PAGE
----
You need a task force to manage the integration – carefully chosen people representing the key areas of both companies who, right from the start, list and prioritise issues, make recommendations and set timelines. Particular attention should be paid to leadership of this team because it will determine the fate of the integration. Remembering that you need to leave the MDs or CEOs of both organisations free to maintain performance during integration, you could select the ‘no. 2’ person in each company to lead the team as a joint partnership. However, it’ll come as no great surprise to learn that I favour a more independent route! Interim professionals make great integration managers because they can jump into complex situations quickly, relate to many levels of authority smoothly and bridge the gaps in culture and perceptions. (They tend also to have the all-important traditional organisational skills, such as project management.)
3. Set the integration agenda
As mentioned earlier, the anticipated value of the merger must be at the heart of the integration plan to point you all in the tight direction and dictate the actions necessary for success. This in turn, gives the task force a set of objectives against which they can be evaluated. Is the strategic logic of the deal to consolidate and generate cost synergies by reducing capacity overlaps? Or is it to grow rapidly – by acquiring new technologies and capabilities or by entering new markets? Or both? Different strategic goals require different types of PMI. And a clearly laid out agenda/action plan will ensure you are kept on the right track.
4. Resolve the power and the people issues quickly
The new organisation should be designed around the vision for the new company and this means new people in the top positions. People from both companies should be selected – those who are enthusiastic about this vision and can contribute the most to it. Set yourself an ambitious deadline for filling these roles because tough people decisions only get harder the longer you leave it. Until you announce the appointments, both your best customers and employees are vulnerable to your competitors. The sooner you select new leaders, the quicker you can fill in the levels below them, and the faster you can fight the exodus.
5. Manage the integration without the bureaucracy
Companies can create endless templates and processes to manage an integration. This ends up distracting you all from the critical issues, sucking the energy out of the integration and demoralising all concerned. This is where a professional project manager can focus the task force on the critical decisions needed to help you all meet your objectives – their independence, objectivity, and willingness to wade in and manage instances of high tension and conflict will be invaluable here.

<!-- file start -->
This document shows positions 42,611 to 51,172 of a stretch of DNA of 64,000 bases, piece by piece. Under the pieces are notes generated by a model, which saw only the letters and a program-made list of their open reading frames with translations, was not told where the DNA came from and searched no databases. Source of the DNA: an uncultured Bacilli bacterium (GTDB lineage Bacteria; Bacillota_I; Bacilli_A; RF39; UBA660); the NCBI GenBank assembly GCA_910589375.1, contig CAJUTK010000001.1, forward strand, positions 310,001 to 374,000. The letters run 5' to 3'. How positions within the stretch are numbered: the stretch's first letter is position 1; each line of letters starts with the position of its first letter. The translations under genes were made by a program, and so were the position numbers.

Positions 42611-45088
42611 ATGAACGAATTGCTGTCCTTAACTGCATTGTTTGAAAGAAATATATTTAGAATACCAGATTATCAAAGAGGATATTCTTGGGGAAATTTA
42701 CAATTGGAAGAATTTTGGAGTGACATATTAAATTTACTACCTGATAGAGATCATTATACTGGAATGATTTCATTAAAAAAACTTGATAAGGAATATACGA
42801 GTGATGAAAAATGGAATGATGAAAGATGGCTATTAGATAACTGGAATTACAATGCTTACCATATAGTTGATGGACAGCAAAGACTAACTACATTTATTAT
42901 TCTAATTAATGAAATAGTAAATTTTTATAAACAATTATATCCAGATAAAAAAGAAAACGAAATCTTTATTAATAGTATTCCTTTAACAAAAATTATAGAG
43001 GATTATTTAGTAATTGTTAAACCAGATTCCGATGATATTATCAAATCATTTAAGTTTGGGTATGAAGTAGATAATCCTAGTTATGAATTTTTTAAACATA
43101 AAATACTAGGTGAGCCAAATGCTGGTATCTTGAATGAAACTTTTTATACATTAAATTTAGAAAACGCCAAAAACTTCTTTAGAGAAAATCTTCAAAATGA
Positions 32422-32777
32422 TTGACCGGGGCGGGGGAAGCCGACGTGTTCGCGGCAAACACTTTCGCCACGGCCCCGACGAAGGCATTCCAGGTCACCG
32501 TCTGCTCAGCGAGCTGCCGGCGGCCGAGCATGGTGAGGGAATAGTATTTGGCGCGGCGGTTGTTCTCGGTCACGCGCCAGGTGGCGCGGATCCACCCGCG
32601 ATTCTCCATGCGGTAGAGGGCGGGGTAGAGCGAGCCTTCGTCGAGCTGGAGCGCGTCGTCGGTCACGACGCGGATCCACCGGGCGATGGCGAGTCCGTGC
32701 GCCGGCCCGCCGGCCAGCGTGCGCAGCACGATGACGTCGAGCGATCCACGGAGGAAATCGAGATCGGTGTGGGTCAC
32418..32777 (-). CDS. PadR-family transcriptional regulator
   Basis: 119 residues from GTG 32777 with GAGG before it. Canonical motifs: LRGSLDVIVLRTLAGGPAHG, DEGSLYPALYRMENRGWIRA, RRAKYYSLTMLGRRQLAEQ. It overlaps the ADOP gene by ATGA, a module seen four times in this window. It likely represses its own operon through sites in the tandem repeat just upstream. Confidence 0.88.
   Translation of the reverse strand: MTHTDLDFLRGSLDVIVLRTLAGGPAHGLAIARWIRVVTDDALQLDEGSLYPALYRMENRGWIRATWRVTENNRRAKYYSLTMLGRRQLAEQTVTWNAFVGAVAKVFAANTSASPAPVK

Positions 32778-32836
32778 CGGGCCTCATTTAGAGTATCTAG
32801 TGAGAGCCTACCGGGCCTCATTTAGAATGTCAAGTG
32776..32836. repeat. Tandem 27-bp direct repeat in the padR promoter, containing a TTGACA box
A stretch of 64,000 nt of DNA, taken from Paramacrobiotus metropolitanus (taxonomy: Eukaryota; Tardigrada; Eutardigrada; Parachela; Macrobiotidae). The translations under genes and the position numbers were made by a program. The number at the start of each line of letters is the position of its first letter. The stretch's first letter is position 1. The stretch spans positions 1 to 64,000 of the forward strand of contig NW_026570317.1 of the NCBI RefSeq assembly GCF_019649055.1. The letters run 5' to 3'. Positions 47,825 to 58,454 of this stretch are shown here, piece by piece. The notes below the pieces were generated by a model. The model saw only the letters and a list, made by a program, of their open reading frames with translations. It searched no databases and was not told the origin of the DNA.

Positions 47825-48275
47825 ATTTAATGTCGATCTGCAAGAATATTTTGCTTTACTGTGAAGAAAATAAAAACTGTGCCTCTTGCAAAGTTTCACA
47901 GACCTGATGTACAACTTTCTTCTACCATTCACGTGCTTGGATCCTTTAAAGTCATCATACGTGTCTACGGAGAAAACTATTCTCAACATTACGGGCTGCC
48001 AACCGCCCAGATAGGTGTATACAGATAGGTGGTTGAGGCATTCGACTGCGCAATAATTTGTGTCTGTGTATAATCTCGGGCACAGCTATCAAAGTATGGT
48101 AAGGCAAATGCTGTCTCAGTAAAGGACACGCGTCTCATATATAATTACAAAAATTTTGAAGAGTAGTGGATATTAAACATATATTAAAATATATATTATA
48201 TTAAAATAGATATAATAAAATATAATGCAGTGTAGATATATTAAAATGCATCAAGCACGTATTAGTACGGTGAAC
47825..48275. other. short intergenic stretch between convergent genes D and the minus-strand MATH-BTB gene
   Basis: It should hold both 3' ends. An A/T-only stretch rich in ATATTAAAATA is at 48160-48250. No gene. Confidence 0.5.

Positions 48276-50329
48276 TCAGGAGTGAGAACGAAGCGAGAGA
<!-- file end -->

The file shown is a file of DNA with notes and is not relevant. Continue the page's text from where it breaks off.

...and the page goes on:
6. Commit to one culture
Agree the culture you want to see emerge from the integration process then set about making sure that everyone commits to it. Create an organisational structure and decision-making principles consistent with the desired culture. Senior and middle management should take every opportunity to be good role-models in what they say and do.
7. Win hearts and minds
Mergers make everyone on both sides nervous. People wonder whether and how they will fit into the new organisation. So, you have to ‘sell’ the deal internally – not just to shareholders and customers – and it’s vital that your messages are consistent and regular. Concentrate on what the deal will mean in the future for different people rather than talking about the value to ‘the organisation’. Simply translate your objectives into tangible non-financial information that everyone in the organisation can understand and embrace. Again, this is where the integration manager comes in – facilitating the social connections amongst people in both companies – bridging the gap between 2 sets of employees, who have been thrown together, often against their wills.
8. Maintain momentum in both companies and monitor performance closely
It’s easy for people in an organisation to get caught up in the merging of two organisations. But, if management allows itself and the organisation to get distracted by the integration process, the core business of both companies will suffer. After all, the future shape of the company and its people, isn’t in the hands of the integration taskforce alone. Indeed around 90% of both organisations should be focused on the core business working towards clear targets. The taskforce is running the integration and you and your counterpart as business-owners or CEOs, should be able to make sure the core businesses maintain momentum.
Post-merger integration need careful planning
In summary, taking an early, strategic view and planning the future of the combined companies based on the nature of the deal is the key to success. This has to be systematically thought through and planned well in advance – before the forward momentum of the integration takes hold and accelerates out of control. Only by making the right strategic choices in powering up for a PMI, will merged companies travel in the right direction and create value as rapidly as possible.